Whether you are the patient, the caregiver, or a family member, you might still be trying to make sense of the words “brain tumor.” You may be frightened or feel isolated. Depression caused by the loss of your previous lifestyle is a perfectly normal reaction to your situation. Just like any other symptom you may be experiencing, however, depression should be addressed and managed as soon as possible.
Everyone has felt sad or blue at some point in their lives. However, these feelings are usually short-lived and pass after a few days. Unlike normal emotional experiences of sadness, major depression is persistent and can interfere with every aspect of daily life. Symptoms may include prolonged feelings of sadness, loss of interest or pleasure in things that used to be enjoyable, feelings of worthlessness or guilt, insomnia, decreased energy, and even thoughts of suicide.
It is estimated that more than 25 percent of all patients with brain tumors suffer with major depressive disorder.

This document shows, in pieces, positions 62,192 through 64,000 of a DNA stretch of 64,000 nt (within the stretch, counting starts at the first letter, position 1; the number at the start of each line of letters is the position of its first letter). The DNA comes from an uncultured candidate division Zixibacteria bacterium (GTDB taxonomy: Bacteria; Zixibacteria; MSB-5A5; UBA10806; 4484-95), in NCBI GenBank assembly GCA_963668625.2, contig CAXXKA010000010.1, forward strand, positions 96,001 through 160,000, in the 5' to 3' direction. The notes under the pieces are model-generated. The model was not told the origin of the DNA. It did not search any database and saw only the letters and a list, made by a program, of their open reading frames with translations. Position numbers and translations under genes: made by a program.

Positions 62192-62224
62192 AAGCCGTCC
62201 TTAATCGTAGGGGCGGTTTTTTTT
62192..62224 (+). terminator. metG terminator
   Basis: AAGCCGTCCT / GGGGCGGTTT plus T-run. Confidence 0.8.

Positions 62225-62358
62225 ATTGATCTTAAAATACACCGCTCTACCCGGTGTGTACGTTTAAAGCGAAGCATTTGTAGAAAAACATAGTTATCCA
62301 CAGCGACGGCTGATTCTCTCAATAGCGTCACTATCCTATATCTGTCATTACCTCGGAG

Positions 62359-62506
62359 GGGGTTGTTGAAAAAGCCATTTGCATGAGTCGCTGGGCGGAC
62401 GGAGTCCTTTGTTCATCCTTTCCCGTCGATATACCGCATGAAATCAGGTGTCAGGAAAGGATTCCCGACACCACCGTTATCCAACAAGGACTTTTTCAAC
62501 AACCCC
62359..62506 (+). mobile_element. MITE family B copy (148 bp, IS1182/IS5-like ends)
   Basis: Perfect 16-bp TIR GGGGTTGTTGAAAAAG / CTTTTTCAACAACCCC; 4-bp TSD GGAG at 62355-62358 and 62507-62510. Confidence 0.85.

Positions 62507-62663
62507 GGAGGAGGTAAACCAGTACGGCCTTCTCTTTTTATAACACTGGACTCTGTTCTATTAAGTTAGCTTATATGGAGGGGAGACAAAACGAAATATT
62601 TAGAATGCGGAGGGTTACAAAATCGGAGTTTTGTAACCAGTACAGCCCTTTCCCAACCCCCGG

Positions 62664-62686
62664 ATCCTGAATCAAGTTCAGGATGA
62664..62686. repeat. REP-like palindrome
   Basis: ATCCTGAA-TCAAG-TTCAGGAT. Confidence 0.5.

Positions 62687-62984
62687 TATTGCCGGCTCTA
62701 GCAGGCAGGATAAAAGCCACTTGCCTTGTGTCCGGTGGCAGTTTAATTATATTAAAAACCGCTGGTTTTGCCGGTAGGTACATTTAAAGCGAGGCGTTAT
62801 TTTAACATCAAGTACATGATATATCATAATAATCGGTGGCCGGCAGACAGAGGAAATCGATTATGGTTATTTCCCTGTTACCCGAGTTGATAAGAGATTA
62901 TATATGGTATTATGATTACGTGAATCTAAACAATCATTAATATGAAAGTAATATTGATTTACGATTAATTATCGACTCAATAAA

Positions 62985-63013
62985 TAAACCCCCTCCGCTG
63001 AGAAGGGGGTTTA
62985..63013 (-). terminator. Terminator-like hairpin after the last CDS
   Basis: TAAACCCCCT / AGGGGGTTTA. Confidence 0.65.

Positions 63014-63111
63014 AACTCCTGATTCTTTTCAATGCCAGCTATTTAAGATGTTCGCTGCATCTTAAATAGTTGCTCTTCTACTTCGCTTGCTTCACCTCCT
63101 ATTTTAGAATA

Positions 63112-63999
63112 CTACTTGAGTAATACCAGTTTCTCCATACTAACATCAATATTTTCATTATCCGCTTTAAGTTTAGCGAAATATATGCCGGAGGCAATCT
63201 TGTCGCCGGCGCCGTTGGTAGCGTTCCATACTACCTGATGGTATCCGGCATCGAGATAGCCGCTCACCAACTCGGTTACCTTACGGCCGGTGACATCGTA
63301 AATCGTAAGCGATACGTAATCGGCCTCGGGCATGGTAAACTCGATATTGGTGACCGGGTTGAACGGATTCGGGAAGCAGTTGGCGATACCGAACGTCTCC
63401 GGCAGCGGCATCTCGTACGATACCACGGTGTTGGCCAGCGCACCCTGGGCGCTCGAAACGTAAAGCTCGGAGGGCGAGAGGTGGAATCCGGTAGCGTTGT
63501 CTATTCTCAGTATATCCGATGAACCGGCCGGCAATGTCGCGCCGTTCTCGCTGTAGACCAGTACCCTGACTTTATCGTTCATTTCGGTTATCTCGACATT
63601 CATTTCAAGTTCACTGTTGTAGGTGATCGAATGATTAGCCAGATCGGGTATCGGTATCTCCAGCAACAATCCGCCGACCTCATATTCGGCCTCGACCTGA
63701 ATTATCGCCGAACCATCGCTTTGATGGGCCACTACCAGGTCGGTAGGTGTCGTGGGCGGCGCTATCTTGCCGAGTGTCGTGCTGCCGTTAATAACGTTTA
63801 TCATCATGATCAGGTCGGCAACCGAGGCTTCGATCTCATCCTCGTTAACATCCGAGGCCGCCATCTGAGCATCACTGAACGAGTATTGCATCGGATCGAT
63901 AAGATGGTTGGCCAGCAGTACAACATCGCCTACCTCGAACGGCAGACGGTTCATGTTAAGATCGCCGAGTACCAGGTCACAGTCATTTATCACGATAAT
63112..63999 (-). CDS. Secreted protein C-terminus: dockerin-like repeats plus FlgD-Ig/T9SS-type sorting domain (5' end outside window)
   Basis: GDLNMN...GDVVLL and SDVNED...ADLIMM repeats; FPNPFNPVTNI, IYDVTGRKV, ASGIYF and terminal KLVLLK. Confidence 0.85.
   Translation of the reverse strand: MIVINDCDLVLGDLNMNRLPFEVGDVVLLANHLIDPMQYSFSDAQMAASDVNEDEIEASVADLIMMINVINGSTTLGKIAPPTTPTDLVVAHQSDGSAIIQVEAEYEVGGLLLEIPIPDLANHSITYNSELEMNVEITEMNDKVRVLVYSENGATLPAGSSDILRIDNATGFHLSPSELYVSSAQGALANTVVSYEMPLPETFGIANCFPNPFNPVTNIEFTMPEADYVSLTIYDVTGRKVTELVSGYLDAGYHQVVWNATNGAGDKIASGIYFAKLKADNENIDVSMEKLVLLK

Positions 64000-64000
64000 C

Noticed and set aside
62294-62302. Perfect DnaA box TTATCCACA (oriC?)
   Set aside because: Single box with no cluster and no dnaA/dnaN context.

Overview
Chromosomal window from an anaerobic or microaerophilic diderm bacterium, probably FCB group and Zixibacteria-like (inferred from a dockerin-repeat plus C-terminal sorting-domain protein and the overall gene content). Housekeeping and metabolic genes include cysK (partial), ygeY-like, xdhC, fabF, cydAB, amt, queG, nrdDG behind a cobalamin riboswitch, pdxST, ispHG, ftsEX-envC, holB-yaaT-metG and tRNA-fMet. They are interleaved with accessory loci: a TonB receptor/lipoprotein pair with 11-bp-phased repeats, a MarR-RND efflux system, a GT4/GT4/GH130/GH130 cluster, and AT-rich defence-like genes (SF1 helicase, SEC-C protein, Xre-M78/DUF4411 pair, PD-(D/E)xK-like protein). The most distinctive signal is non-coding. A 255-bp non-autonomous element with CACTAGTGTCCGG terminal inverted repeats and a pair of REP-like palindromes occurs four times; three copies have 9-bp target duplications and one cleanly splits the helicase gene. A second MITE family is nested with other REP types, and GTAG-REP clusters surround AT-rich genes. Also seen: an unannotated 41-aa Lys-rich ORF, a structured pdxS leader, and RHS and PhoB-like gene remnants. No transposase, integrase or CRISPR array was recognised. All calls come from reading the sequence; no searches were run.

Current research shows that symptoms associated with depression are common in people with brain tumors as well as those who have undergone surgery to remove tumor tissue. These symptoms may increase over time.
It is critical that you are able to identify the signs and symptoms associated with depression. Your medical team is likely to focus on the treatment of the tumor and may miss the common signs of this illness, which can be a lot like common post-surgery side effects.
By carefully looking for symptoms of depression, you may be the first to identify this important issue and alert the doctor to your concerns. Your doctor can perform a formal evaluation, and, if you are diagnosed with depression, help you get effective treatment.
Treatment for depression typically consists of medication and/or “talk” therapy. It is important to note that untreated depression can slow the rates of recovery and cause other health problems.
It is not unusual for brain tumor symptoms to change over time. Be sure to discuss any new symptoms or changes in existing symptoms with your doctor or nurse as soon as possible.
It is important to note that the information provided here is basic and does not take the place of an in-person assessment by a physician. If there is any question about the seriousness of depression or any other symptom experienced, please contact your doctor.
If you are a caregiver and feel you may be depressed, click here to visit our Caregiver Section.